For C.

By Richard Wilbur b. 1921 Richard Wilbur
After the clash of elevator gates
And the long sinking, she emerges where,
A slight thing in the morning’s crosstown glare,   
She looks up toward the window where he waits,   
Then in a fleeting taxi joins the rest
Of the huge traffic bound forever west.

On such grand scale do lovers say good-bye—
Even this other pair whose high romance   
Had only the duration of a dance,
And who, now taking leave with stricken eye,   
See each in each a whole new life forgone.
For them, above the darkling clubhouse lawn,

Bright Perseids flash and crumble; while for these   
Who part now on the dock, weighed down by grief   
And baggage, yet with something like relief,   
It takes three thousand miles of knitting seas   
To cancel out their crossing, and unmake
The amorous rough and tumble of their wake.

We are denied, my love, their fine tristesse   
And bittersweet regrets, and cannot share   
The frequent vistas of their large despair,   
Where love and all are swept to nothingness;   
Still, there’s a certain scope in that long love   
Which constant spirits are the keepers of,

And which, though taken to be tame and staid,   
Is a wild sostenuto of the heart,
A passion joined to courtesy and art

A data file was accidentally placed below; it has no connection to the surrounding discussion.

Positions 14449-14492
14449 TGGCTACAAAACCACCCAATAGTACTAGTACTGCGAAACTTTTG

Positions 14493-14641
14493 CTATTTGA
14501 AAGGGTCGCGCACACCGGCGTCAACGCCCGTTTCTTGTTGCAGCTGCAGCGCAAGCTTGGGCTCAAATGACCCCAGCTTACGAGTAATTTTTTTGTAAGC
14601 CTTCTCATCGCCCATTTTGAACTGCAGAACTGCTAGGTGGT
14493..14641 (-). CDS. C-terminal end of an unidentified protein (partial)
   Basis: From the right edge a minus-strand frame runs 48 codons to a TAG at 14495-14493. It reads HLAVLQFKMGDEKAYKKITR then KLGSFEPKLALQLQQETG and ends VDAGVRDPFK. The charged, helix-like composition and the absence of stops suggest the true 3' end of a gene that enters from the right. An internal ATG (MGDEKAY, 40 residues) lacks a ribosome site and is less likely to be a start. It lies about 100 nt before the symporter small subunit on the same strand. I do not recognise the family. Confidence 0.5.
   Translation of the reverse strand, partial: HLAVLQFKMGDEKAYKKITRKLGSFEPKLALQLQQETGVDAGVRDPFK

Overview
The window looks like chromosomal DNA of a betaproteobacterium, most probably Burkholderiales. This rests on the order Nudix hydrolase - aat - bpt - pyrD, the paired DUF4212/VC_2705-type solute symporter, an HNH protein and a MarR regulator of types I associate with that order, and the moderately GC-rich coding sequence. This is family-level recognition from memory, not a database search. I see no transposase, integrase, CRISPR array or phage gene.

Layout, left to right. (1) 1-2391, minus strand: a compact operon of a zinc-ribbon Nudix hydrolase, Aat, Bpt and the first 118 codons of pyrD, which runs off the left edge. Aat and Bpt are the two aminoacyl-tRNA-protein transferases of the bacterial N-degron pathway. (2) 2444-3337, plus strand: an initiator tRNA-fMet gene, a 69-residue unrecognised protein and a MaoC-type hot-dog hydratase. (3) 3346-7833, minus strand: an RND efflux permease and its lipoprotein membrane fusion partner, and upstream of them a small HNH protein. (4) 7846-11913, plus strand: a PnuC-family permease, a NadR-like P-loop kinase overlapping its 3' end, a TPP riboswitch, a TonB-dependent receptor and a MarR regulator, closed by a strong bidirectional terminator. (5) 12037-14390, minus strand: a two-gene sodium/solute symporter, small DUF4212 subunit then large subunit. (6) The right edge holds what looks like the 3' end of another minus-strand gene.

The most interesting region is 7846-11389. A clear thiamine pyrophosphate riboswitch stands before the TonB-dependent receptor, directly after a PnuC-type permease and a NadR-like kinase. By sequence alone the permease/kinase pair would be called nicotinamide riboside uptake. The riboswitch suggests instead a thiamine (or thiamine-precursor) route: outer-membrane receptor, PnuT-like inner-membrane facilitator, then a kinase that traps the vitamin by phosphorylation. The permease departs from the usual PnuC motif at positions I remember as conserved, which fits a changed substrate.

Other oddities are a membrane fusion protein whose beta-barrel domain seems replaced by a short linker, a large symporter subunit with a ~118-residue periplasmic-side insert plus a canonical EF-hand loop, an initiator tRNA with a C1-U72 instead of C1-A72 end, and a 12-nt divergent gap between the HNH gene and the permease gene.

Which has the quality of something made,   
Like a good fiddle, like the rose’s scent,
Like a rose window or the firmament.

Richard Wilbur, “For C.” from Collected Poems 1943-2004. Copyright © 2004 by Richard Wilbur. Reprinted with the permission of Harcourt, Inc. This material may not be reproduced in any form or by any means without the prior written permission of the publisher.

Source: Collected Poems 1943-2004 (2004)

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Poet Richard Wilbur b. 1921

POET’S REGION U.S., New England

Subjects Marriage & Companionship, Stars, Planets, Heavens, Love, Separation & Divorce, Seas, Rivers, & Streams, Living, Relationships, Nature

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 Richard  Wilbur


Richard Wilbur “is a poet for all of us, whose elegant words brim with wit and paradox,” announced Librarian of Congress Daniel J. Boorstin when the poet succeeded Robert Penn Warren to become the second poet laureate of the United States. Wilbur won the Pulitzer Prize and National Book Award for his collection Things of This World: Poems in 1957 and a second Pulitzer for New and Collected Poems. He has won the Wallace Stevens . . .

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SUBJECT Marriage & Companionship, Stars, Planets, Heavens, Love, Separation & Divorce, Seas, Rivers, & Streams, Living, Relationships, Nature

POET’S REGION U.S., New England

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Originally appeared in Poetry magazine.

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